What Makes For The Perfect Bachelor or Bachelorette? The Formula Includes More Than Just Being Runner Up

LAS VEGAS, NV - SEPTEMBER 23: TV personalities Ben Higgins (L) and Lauren Bushnell attend the 2016 iHeartRadio Music Festival at T-Mobile Arena on September 23, 2016 in Las Vegas, Nevada. (Photo by Isaac Brekken/Getty Images for iHeartMedia)
Source: Isaac Brekken/Getty Images Entertainment/Getty Images

In the summer, fans of The Bachelor were shocked — and delighted — to learn that perpetual Bachelorette runner-up Nick Viall would be the next man looking for love on the show in 2017. His selection doesn't seem to follow the usual formula for the show, but it was a nice surprise to see the franchise deviate a bit. So what makes for the perfect Bachelor or Bachelorette? Most chosen are runners-up or finalists in previous seasons of The Bachelor or The Bachelorette, but that's not the only criteria.

The selection of the Bachelor or the Bachelorette is sometimes predictable, but it's always a thrilling wait for the reveal. Rumors and speculation fill the air with stories of almost-selectees red herrings, and decoys. Both Caila Quinn and Luke Pell were thought to be chosen as the Bachelor or Bachelorette respectively, but the jobs wound up going to JoJo Fletcher and Nick at what seemed like the 11th hour. Franchise host Chris Harrison described some of The Bachelor selection process to People earlier this year. "The good thing is, with our casting, there’s no rules," he said. "There’s no rules that say we can’t use somebody that’s been on the show or hasn’t been on the show or whatever.”

So while it doesn't seem like there's an exact way for selecting the next Bachelor or Bachelorette, here's a formula from what I can gather from past chosen ones.

Add Attractiveness

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Harrison told The Insider in an interview in 2012 that the man selected to be The Bachelor needs to be, well, pretty darn dreamy. “It's escapism to a certain degree. So he needs to fill that role,” he said. “He doesn't have to be rich, but he does have to have charisma and that charm and ... he has to be sincere.”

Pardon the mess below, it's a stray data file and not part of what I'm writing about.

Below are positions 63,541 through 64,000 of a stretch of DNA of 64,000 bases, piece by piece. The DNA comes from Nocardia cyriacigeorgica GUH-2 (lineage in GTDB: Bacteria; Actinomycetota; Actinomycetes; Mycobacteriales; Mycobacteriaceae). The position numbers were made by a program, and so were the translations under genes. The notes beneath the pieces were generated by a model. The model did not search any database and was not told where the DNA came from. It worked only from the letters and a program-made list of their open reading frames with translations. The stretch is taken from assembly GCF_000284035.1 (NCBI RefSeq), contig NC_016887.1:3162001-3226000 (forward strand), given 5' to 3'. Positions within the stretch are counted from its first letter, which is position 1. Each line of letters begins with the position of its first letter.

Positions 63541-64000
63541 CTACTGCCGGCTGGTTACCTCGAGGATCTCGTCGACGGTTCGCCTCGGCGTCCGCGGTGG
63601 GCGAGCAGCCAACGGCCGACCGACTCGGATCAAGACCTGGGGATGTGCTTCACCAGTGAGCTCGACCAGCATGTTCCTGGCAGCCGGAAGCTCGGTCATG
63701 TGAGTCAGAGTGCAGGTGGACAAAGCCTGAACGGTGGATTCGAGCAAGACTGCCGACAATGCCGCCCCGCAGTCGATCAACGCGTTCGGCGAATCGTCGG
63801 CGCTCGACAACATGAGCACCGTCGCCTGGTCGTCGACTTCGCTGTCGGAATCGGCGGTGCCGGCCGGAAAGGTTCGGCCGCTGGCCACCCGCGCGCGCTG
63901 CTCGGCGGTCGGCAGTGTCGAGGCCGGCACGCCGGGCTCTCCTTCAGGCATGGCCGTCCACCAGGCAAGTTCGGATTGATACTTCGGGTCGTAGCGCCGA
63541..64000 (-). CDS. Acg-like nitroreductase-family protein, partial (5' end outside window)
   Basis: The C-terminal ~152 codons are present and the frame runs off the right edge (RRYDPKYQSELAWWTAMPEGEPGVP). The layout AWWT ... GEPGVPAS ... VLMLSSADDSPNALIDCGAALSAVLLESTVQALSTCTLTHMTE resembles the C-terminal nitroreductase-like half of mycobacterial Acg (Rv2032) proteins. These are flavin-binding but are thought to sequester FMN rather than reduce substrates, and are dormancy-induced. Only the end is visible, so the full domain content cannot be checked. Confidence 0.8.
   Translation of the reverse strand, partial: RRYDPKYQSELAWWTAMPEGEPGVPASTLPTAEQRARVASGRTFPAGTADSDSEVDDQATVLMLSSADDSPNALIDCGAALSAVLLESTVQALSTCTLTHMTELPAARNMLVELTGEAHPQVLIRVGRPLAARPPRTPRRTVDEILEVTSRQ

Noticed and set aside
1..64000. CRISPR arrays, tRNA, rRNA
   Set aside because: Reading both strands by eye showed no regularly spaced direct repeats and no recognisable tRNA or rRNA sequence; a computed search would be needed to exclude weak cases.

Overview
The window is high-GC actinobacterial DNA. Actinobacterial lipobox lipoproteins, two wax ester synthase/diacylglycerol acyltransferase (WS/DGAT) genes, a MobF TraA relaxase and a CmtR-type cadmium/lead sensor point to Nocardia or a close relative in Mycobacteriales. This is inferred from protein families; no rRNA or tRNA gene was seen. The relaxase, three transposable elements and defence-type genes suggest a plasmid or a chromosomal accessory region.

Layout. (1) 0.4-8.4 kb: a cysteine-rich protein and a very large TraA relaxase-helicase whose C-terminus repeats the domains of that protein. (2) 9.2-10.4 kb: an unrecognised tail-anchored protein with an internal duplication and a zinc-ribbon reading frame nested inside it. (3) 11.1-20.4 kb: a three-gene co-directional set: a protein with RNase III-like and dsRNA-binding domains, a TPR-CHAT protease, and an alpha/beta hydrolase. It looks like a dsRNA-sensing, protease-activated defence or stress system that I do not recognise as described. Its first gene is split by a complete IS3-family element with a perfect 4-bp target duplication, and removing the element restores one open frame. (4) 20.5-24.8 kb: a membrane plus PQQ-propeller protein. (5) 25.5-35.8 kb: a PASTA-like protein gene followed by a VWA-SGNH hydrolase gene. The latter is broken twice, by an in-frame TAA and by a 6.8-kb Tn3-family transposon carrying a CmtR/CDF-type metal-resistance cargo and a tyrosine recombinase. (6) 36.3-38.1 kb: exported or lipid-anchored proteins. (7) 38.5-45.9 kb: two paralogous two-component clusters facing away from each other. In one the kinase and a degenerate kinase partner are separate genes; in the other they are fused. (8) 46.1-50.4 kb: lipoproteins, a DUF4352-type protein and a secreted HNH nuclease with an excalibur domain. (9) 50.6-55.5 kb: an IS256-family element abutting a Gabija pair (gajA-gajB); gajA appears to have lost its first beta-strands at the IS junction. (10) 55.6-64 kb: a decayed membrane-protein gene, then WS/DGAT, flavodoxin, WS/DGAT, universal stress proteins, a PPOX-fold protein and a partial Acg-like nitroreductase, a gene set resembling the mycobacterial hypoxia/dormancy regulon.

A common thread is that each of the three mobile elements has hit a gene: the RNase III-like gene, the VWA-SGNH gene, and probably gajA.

Plus Enthusiasm

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Nothing would be worse than a Bachelor or Bachelorette who doesn't want to be on the show.

Plus Lots Of Personality (Minus The Drama Though)

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No one wants to watch a boring Bachelor or Bachelorette find love, right? But please leave the drama to the contestants and the group dates — those will have plenty as it is.

Plus A Successful Career

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Most Bachelors and Bachelorettes chosen seem to have successful careers in fields such as sales, finance, real estate, and others. Before leading The Bachelorette, JoJo worked in real estate. Ben Higgins worked in software sales. Nick has worked as an account executive and now does some modeling.

Add A Dash Of Emotions (Minus Any Overflow)

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With great power and roses comes great responsibility. When you're the Bachelor or Bachelorette, you are the fearless leader on a grand journey to ~true love~, so you need to keep your focus. Sure, all of the contestants might get crazypants and competitive, but not you — you need to keep your composure and steer the metaphorical ship.

Plus Youthfulness

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For age, there's a clear pattern: Most Bachelors and Bachelorettes seem to be in their 20s or early 30s. 

Divide It By Genuineness

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It seems like one of the big pet peeves of The Bachelor franchise producers is people who actively try to snag a Bachelor or Bachelorette spot. Geing genuine goes a long way. Harrison told People that's one of the main reasons the producers decided on Viall. “He wasn’t actively campaigning for it. He wasn’t begging for it,” Harrison said. ” We just were talking and thought, ‘You know what, this makes so much sense. Why aren’t we doing this?’"

So that's a rough estimation on what goes into The Bachelor franchise chooses its lucky women and men to look for love each season.

Images: Giphy (6)

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